Going Local

Marc Chagall, Paris Through a Window, 1913

Marc Chagall, Paris Through a Window, 1913

When you’ve had it up to here with “hip” and “trendy” and you don’t really feel the urge to try something improbably “ethnic” or to deal with “offal”, it’s wonderful to know that there is a restaurant in Hamilton where all is calm and tranquil and simply delicious, well-prepared food is the watchword. A few of you may be surprised that I’m talking about a hotel restaurant, the downtown Sheraton, in the heart of the city, where the dining room is just across the hall from the noise and craziness of what may be Hamilton’s busiest bar.  The restaurant, however, is an oasis of gracious dining where the chairs are comfortable, the lighting is subdued, the music is pleasant, the wait staff polite and unobtrusive and it is quiet enough to converse with your dining partner without screaming across the table or cupping your ears.

The restaurant is called Chagall’s, and it has been happily feeding Hamiltonians along with our most illustrious visitors, since 1985.  It is named after the Russian-Jewish artist Marc Chagall, 1889-1985 (it opened the year he died) and it underlines its respect for the visual arts by incorporating the works of two local artists in the decor.  Local artist Carly Mckaskill works in multimedia crafting layered works that interrogate female identity.  Harold Sikkema, also from Hamilton, creates what he calls “digital tapestries”:  works that fuse tactile media with the freedom of electronic expression.

Still, the links to Marc Chagall, that sentimental and poetic artist with a penchant for jewel chagallsdiningrm

like colour and a fairytale sense of fantasy, may not be immediately apparent.  I believe it is demonstrated largely in a respect for tradition, but tradition that incorporates a modicum of wit and whimsy.  You can notice this in the restaurant’s menus:  for instance, all of the usual appetizers are available, from bruschetta, to calamari and smoked salmon — but also something called a “vegetarian firecracker” and “jerk chicken quesadilla.” Entrées encompass steak and seafood risotto, but there is also a quirky sounding combination called “fettucine jambalaya” (Cajun/Italian??).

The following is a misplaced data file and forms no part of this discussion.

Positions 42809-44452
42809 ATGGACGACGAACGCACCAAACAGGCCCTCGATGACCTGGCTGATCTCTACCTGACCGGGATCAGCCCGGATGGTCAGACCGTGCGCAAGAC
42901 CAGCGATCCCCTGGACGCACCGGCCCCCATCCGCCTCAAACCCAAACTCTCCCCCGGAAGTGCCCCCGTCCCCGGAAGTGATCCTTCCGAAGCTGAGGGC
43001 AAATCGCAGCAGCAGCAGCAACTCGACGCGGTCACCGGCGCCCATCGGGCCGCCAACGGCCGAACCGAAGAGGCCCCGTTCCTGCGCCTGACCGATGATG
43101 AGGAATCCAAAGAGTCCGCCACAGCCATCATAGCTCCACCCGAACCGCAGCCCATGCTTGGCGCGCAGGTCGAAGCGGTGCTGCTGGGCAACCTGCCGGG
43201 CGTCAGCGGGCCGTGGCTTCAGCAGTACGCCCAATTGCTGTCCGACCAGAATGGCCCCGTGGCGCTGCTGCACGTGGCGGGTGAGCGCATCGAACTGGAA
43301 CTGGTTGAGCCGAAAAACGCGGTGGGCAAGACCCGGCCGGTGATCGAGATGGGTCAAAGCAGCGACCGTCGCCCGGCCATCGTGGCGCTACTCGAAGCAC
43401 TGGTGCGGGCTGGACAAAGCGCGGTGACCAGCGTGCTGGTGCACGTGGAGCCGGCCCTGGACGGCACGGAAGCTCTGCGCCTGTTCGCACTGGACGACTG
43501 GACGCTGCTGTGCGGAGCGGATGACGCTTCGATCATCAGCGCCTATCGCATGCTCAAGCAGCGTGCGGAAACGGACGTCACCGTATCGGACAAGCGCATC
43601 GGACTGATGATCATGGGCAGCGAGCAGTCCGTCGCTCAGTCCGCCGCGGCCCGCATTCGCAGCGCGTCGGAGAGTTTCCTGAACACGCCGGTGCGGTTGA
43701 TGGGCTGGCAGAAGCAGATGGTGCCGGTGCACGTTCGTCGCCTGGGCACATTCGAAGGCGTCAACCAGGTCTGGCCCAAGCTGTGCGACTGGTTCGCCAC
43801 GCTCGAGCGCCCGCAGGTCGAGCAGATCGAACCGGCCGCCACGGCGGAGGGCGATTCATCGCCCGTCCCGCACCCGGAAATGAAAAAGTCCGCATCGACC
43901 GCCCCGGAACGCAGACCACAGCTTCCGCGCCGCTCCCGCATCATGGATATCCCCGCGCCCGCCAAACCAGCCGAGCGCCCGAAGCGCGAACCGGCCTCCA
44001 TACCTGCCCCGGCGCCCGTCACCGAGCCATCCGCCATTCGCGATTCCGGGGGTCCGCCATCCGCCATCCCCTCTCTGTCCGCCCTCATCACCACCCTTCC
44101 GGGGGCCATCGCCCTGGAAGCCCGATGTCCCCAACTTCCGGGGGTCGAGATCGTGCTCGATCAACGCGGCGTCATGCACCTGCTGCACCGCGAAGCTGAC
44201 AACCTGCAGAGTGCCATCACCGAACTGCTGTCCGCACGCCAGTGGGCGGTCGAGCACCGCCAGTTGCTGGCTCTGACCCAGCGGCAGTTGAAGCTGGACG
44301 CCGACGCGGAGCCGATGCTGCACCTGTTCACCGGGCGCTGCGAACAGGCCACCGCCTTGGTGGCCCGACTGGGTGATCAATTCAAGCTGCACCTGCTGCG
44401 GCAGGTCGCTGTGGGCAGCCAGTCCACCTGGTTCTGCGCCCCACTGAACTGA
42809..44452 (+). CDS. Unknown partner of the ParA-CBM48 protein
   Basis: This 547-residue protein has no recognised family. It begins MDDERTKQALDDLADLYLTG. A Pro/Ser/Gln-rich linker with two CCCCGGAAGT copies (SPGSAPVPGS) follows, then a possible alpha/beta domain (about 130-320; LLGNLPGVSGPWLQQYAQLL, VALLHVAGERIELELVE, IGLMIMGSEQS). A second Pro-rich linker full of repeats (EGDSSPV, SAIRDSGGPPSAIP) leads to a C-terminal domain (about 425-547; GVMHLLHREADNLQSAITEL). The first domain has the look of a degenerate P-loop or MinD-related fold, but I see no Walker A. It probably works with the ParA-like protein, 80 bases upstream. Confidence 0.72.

Chef Robert Roberge

Chef Robert Roberge

Anyway, the menu will probably be changing in the next few months because Chagall’s has a new chef, Robert Roberge, who will be visiting our Go Cooking kitchen on Monday, September 29th.  Chef Robert is a Canadian trained Certified Chef de Cuisine with over 20 years of experience, working all stations of the kitchen.  He has been an Executive Chef in various restaurants, resorts and hotels across Ontario.  He is also a long time competitor in culinary competitions in Canada and abroad and is the recipient of numerous gold medal awards for culinary excellence.

In 2004, Chef Robert travelled to Erfurt Germany with Team Ontario to enjoy gold medal success and also participated with Culinary Team Canada at the World Culinary Olympics.  In 2009 he was awarded the title of “Chef of the Year” by the prestigious Escoffier Society of Toronto.  He was also culinary chairman for the 2010 Toronto Culinary Salon and teaches a continuing education class called “Gourmet dining” at Mohawk College.

For our Go Cooking session Chef Robert will be creating a menu that celebrates a local experience.  (Chagall’s was the launch pad for this year’s “Localicious” food festival in Hamilton.) There are still couple of seats left if you are craving a relaxing evening with friendly people, flavorful food and insightful education and entertainment.

And fall is here.  This is a recipe that uses ingredients that are readily available.  It feeds 16 to 20 people, but can be easily made smaller.


Fall Salad

from Lucy Waverman “Seasonal Canadian Cookbook”


2 red onions thinly sliced

2 tbsp. balsamic or cider vinegarchagallsromaine

2 heads Romaine lettuce

2 heads red leaf lettuce

4 Belgian endive

1 large bunch watercress

8 oz Parmesan cheese


1/3 cup red wine vinegar

1 tbsp. Dijon mustard

2 tbsp. finely chopped fresh basil

1 cup olive oil


1)  Marinate the onion slices in the balsamic vinegar for 1 hour to remove the strong flavor.  Discard the vinegar.

2)  Wash and tear the Romaine and red leaf lettuce into bite sized pieces.  Slice the Belgian endive into 1/2 inch slices.  Separate the watercress into leaves.  Combine all the greens in a large salad bowl.

3)  Cut the Parmesan into crumbly slices.  Reserve

4)  In a small bowl, whisk together the wine vinegar, Dijon mustard and basil.  Slowly add the olive oil, whisking constantly.  Reserve.

5)  Just before serving, toss the salad with the reserved onion slices, Parmesan and vinaigrette.






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